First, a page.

Kevin Short has learned to just do it

May 3, 2024

Kevin Short grew up in Georgetown playing guitar and piano. He also sang. Kevin describes himself as a tinkerer, and he started building his own sound mixers and systems.

As both a musician and someone interested in the technical side of the business, he knew at an early age that the entertainment world was where he wanted to be. Kevin said he caught the bug while working at a sound recording studio in Secretary, Md., in high school.

When Kevin was 24, he opened his own recording studio – Mid South Audio. As business evolved, he eventually outgrew that space and bought space at his current location in Milton in 2017, moving into the new location in 2021. Providing the sound systems for musicians, churches, special events, etc., Kevin had four to five gigs on the road at any time. When COVID hit in the spring of 2020, he figured it would be over by summer. But then everything shut down. “We couldn’t answer the phones fast enough to take the cancelations,” he said. As work came to a complete halt, Kevin didn’t want to lay any of his 20 employees off, so they all worked together to finish the construction of the new studio and store. 

While the music business gradually disappeared, businesses and churches began streaming their meetings and services. Then due to supply chain complications, that business started to suffer as well. Consequently, Mid South Audio was closed for six months. Eventually the world started to reopen, and business returned. In fact, Kevin’s business is now busier than before COVID. The big difference today is that people don’t plan events as far out as they used to. Instead of scheduling events/acts six months out, the planning time is reduced to as little as six weeks. 

Kevin’s biggest challenge, as he grows, is finding the right people for the right jobs. The kind of people Kevin looks for must be both technically proficient as well as creative, which is often a difficult set of skills to find in one person. While his turnover of employees is very low, when positions are added, it may take several hiring decisions to finally find the right person. “There’s just a limited number of people in this business, so unless someone happens to relocate to the area, or is looking for an opportunity to grow in their job, recruitment is a real challenge,” he said.

Probably the most dramatic change Kevin has seen in the music business is the explosion of digital music. When Kevin started out, most musicians made their money selling albums, then tapes, then CDs. Musicians went on the road primarily to promote the sale of their music. Today, it is just the opposite. And that’s where Mid South Audio comes in. For example, they have furnished the sound systems for every musical performance at Freeman Stage since 2008. Some groups bring their complete sound systems with them for Kevin’s team to set up. Other groups bring nothing with them, leaving Mid South Audio to provide all the necessary components of a complete sound system. 

When asked what he would say to his 18-year-old self, Kevin said he would follow the Nike slogan and say, “Just do it.” Kevin used to spend a good deal of time planning and worrying what would come next. COVID taught him that something unpredictable can come along at any time and leave you with no way of planning for such a possibility. Be resilient and learn to rely on your gut instincts; you’ll eventually figure out what to do, he says.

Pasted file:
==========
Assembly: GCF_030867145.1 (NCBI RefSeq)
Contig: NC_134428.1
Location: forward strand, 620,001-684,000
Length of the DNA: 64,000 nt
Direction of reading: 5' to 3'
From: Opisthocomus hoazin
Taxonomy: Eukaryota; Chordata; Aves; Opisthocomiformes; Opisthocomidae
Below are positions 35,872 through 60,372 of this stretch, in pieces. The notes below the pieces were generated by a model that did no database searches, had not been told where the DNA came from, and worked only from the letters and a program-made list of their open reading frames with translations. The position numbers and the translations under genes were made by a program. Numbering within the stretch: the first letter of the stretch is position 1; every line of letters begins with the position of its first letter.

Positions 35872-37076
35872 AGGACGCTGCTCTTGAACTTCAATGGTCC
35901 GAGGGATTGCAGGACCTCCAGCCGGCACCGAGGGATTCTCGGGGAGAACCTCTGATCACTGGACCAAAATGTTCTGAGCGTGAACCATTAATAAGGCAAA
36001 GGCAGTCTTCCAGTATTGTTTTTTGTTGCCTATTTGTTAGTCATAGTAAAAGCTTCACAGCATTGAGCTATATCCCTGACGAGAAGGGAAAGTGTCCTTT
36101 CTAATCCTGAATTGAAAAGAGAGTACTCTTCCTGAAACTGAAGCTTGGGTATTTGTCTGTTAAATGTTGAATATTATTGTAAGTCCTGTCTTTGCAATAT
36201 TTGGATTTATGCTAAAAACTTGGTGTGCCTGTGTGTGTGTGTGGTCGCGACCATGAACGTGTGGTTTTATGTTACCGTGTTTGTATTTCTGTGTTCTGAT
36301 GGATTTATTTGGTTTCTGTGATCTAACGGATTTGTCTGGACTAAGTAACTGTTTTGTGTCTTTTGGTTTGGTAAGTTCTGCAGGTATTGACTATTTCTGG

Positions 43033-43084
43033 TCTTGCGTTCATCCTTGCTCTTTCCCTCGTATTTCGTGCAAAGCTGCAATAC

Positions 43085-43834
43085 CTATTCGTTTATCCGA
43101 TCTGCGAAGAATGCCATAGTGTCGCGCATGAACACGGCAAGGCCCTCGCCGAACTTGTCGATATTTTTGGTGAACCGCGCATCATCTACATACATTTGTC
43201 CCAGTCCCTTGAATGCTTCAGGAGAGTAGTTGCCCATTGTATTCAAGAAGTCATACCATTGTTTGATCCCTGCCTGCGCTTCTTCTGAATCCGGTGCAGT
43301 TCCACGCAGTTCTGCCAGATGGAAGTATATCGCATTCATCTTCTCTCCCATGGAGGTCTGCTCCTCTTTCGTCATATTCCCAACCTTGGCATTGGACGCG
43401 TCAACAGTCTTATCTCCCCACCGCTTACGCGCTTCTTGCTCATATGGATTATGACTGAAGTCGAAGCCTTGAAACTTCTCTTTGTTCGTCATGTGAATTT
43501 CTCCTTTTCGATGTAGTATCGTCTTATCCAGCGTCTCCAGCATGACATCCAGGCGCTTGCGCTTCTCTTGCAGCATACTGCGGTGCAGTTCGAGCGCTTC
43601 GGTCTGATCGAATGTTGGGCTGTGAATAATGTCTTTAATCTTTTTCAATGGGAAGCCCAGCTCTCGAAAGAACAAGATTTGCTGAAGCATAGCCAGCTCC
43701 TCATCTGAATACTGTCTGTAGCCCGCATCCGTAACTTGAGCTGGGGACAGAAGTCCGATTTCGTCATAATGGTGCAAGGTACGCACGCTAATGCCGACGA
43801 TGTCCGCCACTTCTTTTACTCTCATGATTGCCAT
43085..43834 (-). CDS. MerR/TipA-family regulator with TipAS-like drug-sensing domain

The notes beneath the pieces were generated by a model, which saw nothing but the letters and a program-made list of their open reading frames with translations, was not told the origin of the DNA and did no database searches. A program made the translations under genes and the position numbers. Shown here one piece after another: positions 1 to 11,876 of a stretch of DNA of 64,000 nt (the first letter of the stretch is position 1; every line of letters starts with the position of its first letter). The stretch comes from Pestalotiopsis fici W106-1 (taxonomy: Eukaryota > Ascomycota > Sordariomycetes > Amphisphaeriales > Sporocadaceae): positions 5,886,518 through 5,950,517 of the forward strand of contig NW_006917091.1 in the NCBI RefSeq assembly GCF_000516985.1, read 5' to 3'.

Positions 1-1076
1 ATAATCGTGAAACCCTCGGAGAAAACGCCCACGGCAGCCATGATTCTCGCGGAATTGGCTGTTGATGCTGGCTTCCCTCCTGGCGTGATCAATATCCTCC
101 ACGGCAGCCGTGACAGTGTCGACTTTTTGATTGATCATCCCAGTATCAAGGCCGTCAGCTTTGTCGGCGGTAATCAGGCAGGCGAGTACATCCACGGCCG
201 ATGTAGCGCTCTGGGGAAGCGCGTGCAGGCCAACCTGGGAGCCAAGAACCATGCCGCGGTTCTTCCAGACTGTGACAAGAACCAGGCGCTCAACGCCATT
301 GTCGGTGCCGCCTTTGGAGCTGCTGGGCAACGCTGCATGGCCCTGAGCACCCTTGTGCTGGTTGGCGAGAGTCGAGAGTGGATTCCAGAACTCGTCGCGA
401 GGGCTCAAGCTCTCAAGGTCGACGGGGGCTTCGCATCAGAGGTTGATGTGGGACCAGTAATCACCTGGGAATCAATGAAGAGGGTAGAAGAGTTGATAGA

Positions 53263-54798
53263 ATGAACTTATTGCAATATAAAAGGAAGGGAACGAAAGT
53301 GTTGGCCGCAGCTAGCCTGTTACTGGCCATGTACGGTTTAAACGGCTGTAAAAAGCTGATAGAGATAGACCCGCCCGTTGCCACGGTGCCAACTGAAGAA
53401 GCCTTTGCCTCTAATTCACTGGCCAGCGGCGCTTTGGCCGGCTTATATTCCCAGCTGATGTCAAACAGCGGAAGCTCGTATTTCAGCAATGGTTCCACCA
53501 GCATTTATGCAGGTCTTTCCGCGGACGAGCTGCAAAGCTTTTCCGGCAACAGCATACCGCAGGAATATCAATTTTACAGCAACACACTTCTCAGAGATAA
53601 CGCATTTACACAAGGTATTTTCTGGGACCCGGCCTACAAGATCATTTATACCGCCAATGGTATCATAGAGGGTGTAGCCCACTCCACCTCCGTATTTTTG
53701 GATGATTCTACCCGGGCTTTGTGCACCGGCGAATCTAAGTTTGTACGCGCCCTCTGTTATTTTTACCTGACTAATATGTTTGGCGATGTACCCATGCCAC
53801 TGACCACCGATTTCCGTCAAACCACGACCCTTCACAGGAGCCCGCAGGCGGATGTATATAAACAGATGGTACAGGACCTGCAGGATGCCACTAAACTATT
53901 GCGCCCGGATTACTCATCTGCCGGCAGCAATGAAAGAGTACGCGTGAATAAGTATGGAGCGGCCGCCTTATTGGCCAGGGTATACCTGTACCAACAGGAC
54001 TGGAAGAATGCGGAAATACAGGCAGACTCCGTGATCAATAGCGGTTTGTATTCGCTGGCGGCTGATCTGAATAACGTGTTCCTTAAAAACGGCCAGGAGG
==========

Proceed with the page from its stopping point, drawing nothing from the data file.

What Kevin is most proud of, in his 35 years of owning the business, is the people who have grown up with the company and are now leading many if not most of the key activities. Kevin strives to create a family-like atmosphere with his team, and they know Kevin will always have their back. 

Kevin enjoys his association with the Return Day Committee, which he has been doing since the 1970s. He recognizes what a unique event it is, and he believes that if every state adopted the same idea, some of the vitriol and division in this country could be minimized. 

When Kevin is not working, he enjoys playing music and singing. He performs in a band called Big Hat, No Cattle that play at Irish Eyes in Lewes on the last Thursday of every month. And as Kevin would urge you, don’t worry about planning the evening; just go do it.


  • This column provides an opportunity for readers to connect with the personal side of business leaders in area communities. Many of our local business owners and CEOs are thought leaders in their community, and they can provide valuable insights and ideas on issues of common interest to all of us. Successful businesses are essential for a healthy and growing society, especially as people continue to move to this area looking for employment opportunities. This column will highlight leaders who are not only successful, but also making a difference in our communities.

    Jeffrey Fried has been an executive in the healthcare industry for over 40 years, including serving as the president/CEO of Beebe Medical Center for 24 years. After leaving Beebe Healthcare, Jeff started his own consulting and executive coaching company, and has coached executives in a variety of industries. In addition, Jeff has partnered with a company called Vistage, the oldest executive coaching company in the country, where he serves as a local chair on the Delmarva Peninsula and leads/supports a group of medium-sized business owners and CEOs. Jeff and his wife Sherry reside outside Lewes and between the two of them have three children and five grandchildren. Last but not least, they are the parents of two rescue dogs.

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